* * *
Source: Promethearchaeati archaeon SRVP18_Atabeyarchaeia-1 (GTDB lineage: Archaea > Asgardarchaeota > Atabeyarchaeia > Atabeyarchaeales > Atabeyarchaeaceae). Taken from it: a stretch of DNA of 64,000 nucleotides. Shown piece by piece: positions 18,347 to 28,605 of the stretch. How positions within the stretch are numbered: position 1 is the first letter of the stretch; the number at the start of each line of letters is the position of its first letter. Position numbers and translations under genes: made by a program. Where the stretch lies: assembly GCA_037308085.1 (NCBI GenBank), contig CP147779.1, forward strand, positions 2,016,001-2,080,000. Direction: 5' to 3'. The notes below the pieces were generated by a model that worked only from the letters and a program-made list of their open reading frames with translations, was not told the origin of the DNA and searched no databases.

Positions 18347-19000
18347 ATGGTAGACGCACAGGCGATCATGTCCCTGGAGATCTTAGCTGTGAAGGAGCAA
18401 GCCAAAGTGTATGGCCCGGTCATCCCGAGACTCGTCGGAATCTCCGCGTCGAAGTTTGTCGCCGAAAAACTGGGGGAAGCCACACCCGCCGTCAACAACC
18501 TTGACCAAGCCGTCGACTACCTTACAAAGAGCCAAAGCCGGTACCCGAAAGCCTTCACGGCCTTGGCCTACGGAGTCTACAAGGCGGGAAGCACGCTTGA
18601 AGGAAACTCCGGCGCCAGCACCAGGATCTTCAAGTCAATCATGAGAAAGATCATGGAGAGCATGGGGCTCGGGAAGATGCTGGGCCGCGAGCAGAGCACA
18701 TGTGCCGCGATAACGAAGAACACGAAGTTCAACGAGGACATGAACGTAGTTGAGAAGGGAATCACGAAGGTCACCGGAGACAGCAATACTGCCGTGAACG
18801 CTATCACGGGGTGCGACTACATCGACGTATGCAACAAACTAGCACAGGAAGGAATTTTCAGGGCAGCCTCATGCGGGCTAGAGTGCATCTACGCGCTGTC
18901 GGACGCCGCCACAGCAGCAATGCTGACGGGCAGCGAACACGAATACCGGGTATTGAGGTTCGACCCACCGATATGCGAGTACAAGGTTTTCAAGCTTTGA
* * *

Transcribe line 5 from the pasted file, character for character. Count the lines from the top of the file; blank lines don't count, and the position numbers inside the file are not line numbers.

18501 TTGACCAAGCCGTCGACTACCTTACAAAGAGCCAAAGCCGGTACCCGAAAGCCTTCACGGCCTTGGCCTACGGAGTCTACAAGGCGGGAAGCACGCTTGA